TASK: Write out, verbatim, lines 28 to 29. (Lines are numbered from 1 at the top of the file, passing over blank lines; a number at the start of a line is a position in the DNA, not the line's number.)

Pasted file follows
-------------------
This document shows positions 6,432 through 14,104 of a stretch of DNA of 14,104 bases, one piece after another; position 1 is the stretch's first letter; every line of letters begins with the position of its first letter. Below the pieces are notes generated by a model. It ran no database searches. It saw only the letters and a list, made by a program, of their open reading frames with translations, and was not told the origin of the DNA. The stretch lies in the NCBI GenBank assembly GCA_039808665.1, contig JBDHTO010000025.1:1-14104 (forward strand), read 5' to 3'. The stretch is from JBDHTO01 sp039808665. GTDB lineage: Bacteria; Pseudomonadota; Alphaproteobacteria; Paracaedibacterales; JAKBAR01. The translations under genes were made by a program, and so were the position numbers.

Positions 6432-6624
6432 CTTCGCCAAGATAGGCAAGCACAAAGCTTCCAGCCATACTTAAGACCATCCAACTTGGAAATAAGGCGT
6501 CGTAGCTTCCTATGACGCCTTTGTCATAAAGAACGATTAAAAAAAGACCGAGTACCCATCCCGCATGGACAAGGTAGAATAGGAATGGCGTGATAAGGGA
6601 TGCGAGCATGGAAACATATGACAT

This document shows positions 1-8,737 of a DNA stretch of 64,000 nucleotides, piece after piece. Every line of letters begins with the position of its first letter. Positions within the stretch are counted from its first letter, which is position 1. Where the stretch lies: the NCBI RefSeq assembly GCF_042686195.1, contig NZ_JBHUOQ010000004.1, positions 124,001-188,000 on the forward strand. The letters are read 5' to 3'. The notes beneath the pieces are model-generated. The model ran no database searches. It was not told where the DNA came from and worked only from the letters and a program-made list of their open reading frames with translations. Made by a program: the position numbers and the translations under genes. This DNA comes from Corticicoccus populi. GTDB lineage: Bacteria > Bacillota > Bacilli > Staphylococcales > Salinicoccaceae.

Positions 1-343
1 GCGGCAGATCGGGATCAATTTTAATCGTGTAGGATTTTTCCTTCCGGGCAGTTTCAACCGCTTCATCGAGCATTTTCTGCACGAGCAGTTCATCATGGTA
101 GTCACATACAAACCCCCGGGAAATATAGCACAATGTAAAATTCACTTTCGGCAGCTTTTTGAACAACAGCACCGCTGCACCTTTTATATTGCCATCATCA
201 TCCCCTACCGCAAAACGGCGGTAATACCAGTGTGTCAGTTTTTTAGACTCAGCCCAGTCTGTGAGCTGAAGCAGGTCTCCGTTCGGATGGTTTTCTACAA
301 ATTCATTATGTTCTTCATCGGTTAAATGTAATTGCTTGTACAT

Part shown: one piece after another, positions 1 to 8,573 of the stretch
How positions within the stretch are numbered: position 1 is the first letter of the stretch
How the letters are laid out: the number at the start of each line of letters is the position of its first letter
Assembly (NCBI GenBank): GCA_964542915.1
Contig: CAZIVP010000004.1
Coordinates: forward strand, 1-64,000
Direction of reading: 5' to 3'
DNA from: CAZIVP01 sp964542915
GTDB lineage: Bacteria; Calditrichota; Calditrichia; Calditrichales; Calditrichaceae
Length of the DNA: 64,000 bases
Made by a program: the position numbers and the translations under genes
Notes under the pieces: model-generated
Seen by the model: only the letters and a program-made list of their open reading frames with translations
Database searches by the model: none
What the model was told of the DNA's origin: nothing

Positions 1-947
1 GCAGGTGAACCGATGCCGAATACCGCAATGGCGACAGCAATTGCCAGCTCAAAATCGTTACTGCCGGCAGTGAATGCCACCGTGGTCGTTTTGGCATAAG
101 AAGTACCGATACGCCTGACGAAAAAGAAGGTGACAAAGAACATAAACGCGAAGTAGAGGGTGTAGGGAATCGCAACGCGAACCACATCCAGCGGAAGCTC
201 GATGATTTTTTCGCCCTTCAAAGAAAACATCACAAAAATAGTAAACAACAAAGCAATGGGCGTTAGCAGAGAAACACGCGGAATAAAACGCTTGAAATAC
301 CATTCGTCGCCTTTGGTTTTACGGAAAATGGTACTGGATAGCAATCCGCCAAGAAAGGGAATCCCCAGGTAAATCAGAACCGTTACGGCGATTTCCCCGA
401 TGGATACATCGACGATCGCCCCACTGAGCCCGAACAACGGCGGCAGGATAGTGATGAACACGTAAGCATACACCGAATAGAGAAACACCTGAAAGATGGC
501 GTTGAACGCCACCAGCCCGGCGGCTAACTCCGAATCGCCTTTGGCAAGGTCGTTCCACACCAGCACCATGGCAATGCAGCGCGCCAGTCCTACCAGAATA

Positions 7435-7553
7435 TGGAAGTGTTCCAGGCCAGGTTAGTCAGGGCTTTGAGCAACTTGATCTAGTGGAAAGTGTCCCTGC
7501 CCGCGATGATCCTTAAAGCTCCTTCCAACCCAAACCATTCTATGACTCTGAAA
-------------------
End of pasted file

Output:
1 GCAGGTGAACCGATGCCGAATACCGCAATGGCGACAGCAATTGCCAGCTCAAAATCGTTACTGCCGGCAGTGAATGCCACCGTGGTCGTTTTGGCATAAG
101 AAGTACCGATACGCCTGACGAAAAAGAAGGTGACAAAGAACATAAACGCGAAGTAGAGGGTGTAGGGAATCGCAACGCGAACCACATCCAGCGGAAGCTC